Both espresso and Cappuccino are iconic coffee drinks. One builds on the other. Although, espresso is just a coffee. Cappuccino uses espresso for the base, topped with steamed milk and foam. Some coffee experts feel that milk destroys the original coffee taste. However, generations have enjoyed these drinks.
Origins & History
When the world was rushing into the era of speed, everything had to be faster and more modernized. Coffee was no different. It did not initially brew for the taste of quality. It was not about the concentration. It was about how fast it made and served it more quickly. Espresso means ‘express.’ It is all about the machine invented in Italy. The craze for espresso rose with the development of espresso machines.
The first espresso was bitter and burnt in terms of taste. Decades of experimentations had carried out to achieve the perfect taste. In the 1940s, Achille Gaggia had come up with a machine that created a flavorful espresso without a burnt taste.
Italy and Austria shared the history and origins of Cappuccino. Cappuccino comes from the coffee beverage “Kapuziner,” which appeared for the first time in the Viennese coffee houses in the 1700s. At first, it had made with whipped cream. The steamed milk variant appeared later. People started making cappuccinos with espresso-only when the espresso machines became popular during the 1950s.
Differences between Cappuccino and Espresso
You will find no similarities between both drinks when you look at them. The look, smell, and taste of them are entirely different.
Espresso stands out as a pure coffee. Espresso is made with a small amount of boiling water is poured over grounded beans. The outcome is a thick concoction. Hence, it is dark or light brown and served in smaller portions. The espresso itself can be a shot. Cappuccino is entirely different. Usually, it serves with three layers of steamed milk and foam. It acts as a base for a variety of drinks.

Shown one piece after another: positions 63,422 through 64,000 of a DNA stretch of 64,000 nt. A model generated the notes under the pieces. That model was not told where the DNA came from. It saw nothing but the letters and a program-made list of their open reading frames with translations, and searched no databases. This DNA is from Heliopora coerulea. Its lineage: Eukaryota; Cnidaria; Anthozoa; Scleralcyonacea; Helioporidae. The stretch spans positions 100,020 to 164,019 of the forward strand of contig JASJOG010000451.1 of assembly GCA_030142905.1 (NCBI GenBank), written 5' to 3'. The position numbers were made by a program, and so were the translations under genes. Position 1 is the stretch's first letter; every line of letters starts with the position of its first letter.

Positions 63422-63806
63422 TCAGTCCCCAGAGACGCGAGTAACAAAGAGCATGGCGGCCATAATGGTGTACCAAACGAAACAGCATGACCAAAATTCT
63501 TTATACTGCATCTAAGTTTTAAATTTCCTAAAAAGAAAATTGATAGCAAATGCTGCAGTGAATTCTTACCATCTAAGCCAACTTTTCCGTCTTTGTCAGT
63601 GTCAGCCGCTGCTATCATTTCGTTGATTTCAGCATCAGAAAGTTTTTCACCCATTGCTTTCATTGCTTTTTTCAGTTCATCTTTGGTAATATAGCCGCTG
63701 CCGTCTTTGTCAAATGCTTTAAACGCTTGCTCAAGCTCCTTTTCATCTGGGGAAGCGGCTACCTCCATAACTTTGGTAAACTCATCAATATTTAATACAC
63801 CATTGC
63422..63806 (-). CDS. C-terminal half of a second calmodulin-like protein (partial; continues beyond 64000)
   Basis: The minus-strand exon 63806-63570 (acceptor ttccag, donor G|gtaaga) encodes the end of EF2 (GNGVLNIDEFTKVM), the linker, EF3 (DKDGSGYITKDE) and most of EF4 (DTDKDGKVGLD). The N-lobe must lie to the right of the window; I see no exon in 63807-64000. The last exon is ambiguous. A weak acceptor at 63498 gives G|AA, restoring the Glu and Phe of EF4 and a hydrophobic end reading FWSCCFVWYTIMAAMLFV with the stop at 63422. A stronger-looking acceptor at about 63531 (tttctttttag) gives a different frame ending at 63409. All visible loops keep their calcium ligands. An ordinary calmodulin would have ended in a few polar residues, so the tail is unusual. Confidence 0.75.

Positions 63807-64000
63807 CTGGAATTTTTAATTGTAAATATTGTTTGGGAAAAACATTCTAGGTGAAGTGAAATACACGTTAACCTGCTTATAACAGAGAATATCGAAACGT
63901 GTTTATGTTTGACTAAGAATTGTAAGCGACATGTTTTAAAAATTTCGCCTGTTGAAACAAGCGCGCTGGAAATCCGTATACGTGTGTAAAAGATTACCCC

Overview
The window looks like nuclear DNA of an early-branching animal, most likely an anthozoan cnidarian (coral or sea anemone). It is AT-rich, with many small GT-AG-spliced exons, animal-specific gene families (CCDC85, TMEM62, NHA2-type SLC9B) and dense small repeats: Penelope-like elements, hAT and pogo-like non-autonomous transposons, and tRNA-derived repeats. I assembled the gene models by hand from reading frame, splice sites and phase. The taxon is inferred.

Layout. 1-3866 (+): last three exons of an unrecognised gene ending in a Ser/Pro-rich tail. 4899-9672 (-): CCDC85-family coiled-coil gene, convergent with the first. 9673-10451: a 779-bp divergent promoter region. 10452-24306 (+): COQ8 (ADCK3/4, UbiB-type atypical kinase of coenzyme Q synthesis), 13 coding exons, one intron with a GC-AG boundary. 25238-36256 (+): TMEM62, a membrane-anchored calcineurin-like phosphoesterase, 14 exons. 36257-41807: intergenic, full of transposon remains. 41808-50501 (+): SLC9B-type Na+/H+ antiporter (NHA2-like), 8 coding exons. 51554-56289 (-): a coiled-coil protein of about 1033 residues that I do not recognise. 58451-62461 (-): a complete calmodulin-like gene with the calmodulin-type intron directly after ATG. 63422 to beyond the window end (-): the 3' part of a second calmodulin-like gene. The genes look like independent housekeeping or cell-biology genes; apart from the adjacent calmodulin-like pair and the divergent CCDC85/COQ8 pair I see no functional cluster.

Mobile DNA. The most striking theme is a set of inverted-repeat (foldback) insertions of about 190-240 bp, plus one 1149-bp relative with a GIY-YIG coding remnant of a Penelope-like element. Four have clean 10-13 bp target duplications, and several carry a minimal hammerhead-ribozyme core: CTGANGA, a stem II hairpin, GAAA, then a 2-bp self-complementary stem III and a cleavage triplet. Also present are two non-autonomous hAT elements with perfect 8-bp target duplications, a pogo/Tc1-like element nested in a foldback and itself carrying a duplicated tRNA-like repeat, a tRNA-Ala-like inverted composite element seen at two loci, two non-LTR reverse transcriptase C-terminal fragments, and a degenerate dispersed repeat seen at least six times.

While espresso shot is 1 oz, there are other three types of espresso. They are,
– Doppio – A doppio is two individual espresso shots in a single cup of 2 oz.
– Lungo – It means long in Italian. Like doppio, it also makes of two espresso shots, two ounces. Its flavor is less intense than regular espresso as it has more water. But it takes a long to pull the shot.
– Ristretto – It comes in a smaller shot that is 0.7 ounces. It is more potent and more concentrated because of the less water used.
It is a perfect balance of espresso, steamed milk, and foam. It is all about structure. The elements have split into three equal parts. Thus, Cappuccino is rich and has mild sweet flavoring from the milk. The milk does not mix into it. Hence, it gives a stronger flavor of espresso.
Cappuccino can be of 3 types.
– Wet – It is a classic cappuccino. It has equal amounts of espresso steamed milk but less froth.
– Dry – A dry cappuccino has less steamed milk but more bubbly foam.
– Bone dry – The espresso flavor in this is much more prominent as it has no steamed milk but only milk foam on top.
To conclude, one significant difference between an espresso and a cappuccino is what is on top of the coffee. Espresso has a layer called ‘cream’ on top. However, it is thin and formed as a result of its extraction. On the other hand, Cappuccino has a rich texture of layers of foam.
In simple, the most obvious difference between both is milk. Espresso is just a plain coffee. You get a cappuccino when you add steamed milk and foam on the top of the espresso.
We at Lil Coffea Shop serve a variety of coffees for all coffee lovers. Visit our coffee shop and have a great coffee experience.